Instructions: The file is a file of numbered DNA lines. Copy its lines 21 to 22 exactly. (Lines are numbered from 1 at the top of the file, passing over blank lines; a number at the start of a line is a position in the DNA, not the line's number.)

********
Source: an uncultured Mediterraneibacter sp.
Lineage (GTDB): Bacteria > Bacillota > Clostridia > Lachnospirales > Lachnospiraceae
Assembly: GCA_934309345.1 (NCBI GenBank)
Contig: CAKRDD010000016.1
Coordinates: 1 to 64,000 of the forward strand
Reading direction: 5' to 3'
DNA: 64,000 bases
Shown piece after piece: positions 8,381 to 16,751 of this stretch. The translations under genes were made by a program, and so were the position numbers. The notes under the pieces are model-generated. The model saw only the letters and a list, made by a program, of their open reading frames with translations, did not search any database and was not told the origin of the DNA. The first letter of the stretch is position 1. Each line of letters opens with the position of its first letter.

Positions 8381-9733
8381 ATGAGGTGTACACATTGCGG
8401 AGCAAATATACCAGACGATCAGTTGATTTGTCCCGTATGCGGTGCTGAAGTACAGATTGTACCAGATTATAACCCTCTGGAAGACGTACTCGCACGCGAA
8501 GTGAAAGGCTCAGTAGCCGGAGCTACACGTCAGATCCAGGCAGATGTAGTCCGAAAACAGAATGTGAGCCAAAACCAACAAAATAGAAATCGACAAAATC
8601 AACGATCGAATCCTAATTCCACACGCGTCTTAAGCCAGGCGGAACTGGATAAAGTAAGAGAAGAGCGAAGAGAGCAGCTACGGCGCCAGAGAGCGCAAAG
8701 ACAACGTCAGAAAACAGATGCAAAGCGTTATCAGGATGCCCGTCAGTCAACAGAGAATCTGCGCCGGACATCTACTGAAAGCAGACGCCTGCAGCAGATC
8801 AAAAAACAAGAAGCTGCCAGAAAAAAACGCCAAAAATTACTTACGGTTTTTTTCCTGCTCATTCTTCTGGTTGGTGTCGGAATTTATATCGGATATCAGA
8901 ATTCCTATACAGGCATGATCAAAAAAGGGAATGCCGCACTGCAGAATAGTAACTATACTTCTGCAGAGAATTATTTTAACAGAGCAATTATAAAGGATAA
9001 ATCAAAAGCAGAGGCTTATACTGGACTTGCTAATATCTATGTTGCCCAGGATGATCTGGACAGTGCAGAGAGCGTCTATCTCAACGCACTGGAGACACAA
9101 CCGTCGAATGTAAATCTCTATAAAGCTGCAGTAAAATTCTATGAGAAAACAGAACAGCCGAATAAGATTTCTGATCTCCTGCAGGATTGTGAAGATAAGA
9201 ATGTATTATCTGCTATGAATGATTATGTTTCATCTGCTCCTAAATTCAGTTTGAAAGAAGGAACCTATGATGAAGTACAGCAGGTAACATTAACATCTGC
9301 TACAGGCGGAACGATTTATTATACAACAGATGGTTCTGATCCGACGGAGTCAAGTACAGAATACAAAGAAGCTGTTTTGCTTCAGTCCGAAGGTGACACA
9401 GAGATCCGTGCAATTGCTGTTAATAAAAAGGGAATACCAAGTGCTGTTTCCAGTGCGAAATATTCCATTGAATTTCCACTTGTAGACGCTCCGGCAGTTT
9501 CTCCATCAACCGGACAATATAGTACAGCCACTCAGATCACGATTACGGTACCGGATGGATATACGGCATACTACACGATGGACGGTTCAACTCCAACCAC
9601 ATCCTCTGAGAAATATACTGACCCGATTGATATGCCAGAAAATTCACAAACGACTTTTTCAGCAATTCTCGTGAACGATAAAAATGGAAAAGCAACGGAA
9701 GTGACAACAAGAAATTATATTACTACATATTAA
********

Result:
9401 GAGATCCGTGCAATTGCTGTTAATAAAAAGGGAATACCAAGTGCTGTTTCCAGTGCGAAATATTCCATTGAATTTCCACTTGTAGACGCTCCGGCAGTTT
9501 CTCCATCAACCGGACAATATAGTACAGCCACTCAGATCACGATTACGGTACCGGATGGATATACGGCATACTACACGATGGACGGTTCAACTCCAACCAC